One of the main reasons for using alphabet shares is to take advantage of the tax benefits they provide. Their use allows for differing dividend payments to be made to different shareholders, enabling full use of shareholders’ income tax allowances and to benefit from the varying rates at which they pay tax. For instance, it may be more beneficial to pay a higher dividend to a shareholder who pays no tax or basic rate tax than to a higher rate taxpayer.

As dividends are in effect a return on investment, HMRC often tries to argue that a payment to a shareholder, particularly one who is also a director and runs the company, should in fact be made as a salary payment rather than a dividend, and therefore taxed under PAYE and subject to National Insurance contributions (NICs) which would give rise to a higher payment of tax than dividends which are taxed at 20% with no requirement for NICs. Employee schemes using alphabet shares must be set up carefully to ensure that dividend payments made are not in fact classed as being part of an employee’s salary payment.

It is also important that any payments made are not in breach of the HMRC’s ‘settlements legislation’. The anti-avoidance provisions contained in the Income Tax (Trading and Other Income) Act 2005, cover income from a settlement which is defined widely as including “any disposition, trust, covenant, agreement, arrangement, or transfer of assets”. A settlement situation could arise where a company makes an arrangement to divert income from one shareholder to another for tax efficiency, whether through the use of alphabet shares or by dividend waiver. A settlement situation might also arise where a bounteous arrangement has been made to the detriment of the other shareholders. In this situation, it is preferable to have enough profits available so that dividends could be paid on all share classes to prevent any challenge being brought.

The provisions of the legislation are designed to prevent the diversion of income for tax avoidance purposes and there has been a number of cases brought by the HMRC under this legislation. The provisions apply to married couples as well as where assets and income are split with a minor. They do not apply to unmarried couples or transactions between parents and their adult children. If the rules are applied, any dividend income will be taxed as if it belongs to the original owner, the parent or spouse who gifted the shares. However, provided that alphabet shares are set up correctly, they should not fall foul of the ‘settlements legislation’.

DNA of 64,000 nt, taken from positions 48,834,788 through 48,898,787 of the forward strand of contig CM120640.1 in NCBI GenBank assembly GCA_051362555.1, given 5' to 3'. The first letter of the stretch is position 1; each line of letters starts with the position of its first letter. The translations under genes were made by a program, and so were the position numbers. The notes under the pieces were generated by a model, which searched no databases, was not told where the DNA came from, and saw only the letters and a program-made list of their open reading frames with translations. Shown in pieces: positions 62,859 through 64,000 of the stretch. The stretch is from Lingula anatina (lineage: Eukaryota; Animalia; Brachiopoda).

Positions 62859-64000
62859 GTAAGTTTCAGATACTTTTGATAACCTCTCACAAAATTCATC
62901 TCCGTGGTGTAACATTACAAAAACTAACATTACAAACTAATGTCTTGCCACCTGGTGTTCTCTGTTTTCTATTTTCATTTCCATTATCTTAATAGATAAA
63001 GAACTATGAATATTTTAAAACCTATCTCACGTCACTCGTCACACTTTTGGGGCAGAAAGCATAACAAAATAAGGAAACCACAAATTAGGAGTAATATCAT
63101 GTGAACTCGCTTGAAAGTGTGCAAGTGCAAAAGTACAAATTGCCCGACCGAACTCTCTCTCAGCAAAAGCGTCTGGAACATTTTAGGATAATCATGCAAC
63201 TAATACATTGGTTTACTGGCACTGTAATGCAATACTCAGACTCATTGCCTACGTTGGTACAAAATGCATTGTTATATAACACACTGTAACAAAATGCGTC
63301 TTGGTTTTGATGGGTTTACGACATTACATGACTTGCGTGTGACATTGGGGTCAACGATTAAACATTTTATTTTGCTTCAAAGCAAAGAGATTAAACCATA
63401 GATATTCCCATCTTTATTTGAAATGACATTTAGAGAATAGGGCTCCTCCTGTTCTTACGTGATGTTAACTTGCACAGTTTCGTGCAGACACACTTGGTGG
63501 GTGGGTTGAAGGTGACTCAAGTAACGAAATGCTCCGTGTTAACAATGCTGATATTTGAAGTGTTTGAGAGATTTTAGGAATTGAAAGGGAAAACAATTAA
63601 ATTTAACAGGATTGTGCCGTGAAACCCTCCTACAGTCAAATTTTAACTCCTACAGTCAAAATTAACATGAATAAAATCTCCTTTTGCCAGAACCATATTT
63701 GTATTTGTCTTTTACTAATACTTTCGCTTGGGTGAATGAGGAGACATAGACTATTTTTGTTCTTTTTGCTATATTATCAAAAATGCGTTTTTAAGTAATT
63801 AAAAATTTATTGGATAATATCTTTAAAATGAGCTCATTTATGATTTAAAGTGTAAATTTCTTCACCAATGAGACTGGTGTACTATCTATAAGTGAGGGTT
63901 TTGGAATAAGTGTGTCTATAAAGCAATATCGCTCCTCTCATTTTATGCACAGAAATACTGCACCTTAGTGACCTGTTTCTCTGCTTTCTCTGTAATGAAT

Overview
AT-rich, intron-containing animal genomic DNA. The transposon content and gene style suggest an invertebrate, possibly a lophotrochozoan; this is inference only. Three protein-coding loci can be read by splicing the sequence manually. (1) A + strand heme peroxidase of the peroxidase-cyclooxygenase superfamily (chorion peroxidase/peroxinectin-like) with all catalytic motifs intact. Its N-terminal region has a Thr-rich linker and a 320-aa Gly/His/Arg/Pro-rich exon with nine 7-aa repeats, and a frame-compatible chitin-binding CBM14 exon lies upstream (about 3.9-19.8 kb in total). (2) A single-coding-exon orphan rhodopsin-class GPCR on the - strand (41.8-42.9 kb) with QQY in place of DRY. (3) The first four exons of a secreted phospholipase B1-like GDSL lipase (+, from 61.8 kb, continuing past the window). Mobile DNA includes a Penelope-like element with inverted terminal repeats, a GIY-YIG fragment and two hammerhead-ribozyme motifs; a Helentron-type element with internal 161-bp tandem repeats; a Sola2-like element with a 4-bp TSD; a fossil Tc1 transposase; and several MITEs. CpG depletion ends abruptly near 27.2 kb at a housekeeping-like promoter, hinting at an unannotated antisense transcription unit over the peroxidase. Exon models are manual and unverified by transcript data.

The provisions will not apply in the following circumstances:

  • Where shares are an outright gift and the following apply:
  • When the gift of shares is executed by a deed of gift
  • If the shares are sold, the sale proceeds are paid into the recipient spouse’s bank account
  • The shares gifted are ordinary shares with voting rights
  • All dividends paid on the shares are paid into the spouse’s personal bank account rather than to any joint account
  • Where the gift of shares is not wholly a right to income: the shares should not be restricted and should have other benefits, such as voting rights, in addition to a right to income.

For Capital Gains Tax purposes, alphabet shares can be transferred between spouses who are living together without incurring a CGT liability under the Taxation of Chargeable Gains Act 1992. The transferee spouse acquires the shares at the original cost to the transferor, at a ‘no gain/no loss’ value. To claim entrepreneurs’ relief on a sale of the business, at least a 5% share in the company is needed.

Best practice advice

Alphabet shares allow for the fair treatment of all shareholders by differentiating between the value and rights attached to each class of alphabet share. This enables recognition of a shareholder’s dedication to, and participation in, the business. They also allow for better control over a company by attaching full, limited or no voting rights to each share class. Using alphabet shares also allows a company to take advantage of the tax benefits gained by paying shareholders by way of dividends rather than salary.

If alphabet shares are set up correctly and for legitimate reasons rather than for tax evasion purposes, they provide a useful method of structuring a business. To avoid any dispute between shareholders, the Articles of Association and any Terms of Issue and shareholders’ agreement should clearly record the value and rights of each share class and how differential dividends are to be calculated. If no agreement is in place, and a challenge arises, it may be difficult to justify why certain shareholders are being paid more than others. Professional advice should be sought to ensure any alphabet share scheme does not fall foul of HMRC rules and regulations.

Alphabet shares FAQs

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Legal disclaimer

The matters contained in this article are intended to be for general information purposes only. This article does not constitute legal or financial advice, nor is it a complete or authoritative statement of the law or tax rules and should not be treated as such.

Whilst every effort is made to ensure that the information is correct, no warranty, express or implied, is given as to its accuracy and no liability is accepted for any error or omission.

Before acting on any of the information contained herein, expert professional advice should be sought.

Author

Gill Laing is a qualified Legal Researcher & Analyst with niche specialisms in Law, Tax, Human Resources, Immigration & Employment Law.

Gill is a Multiple Business Owner and the Managing Director of Prof Services Limited - a Marketing & Content Agency for the Professional Services Sector.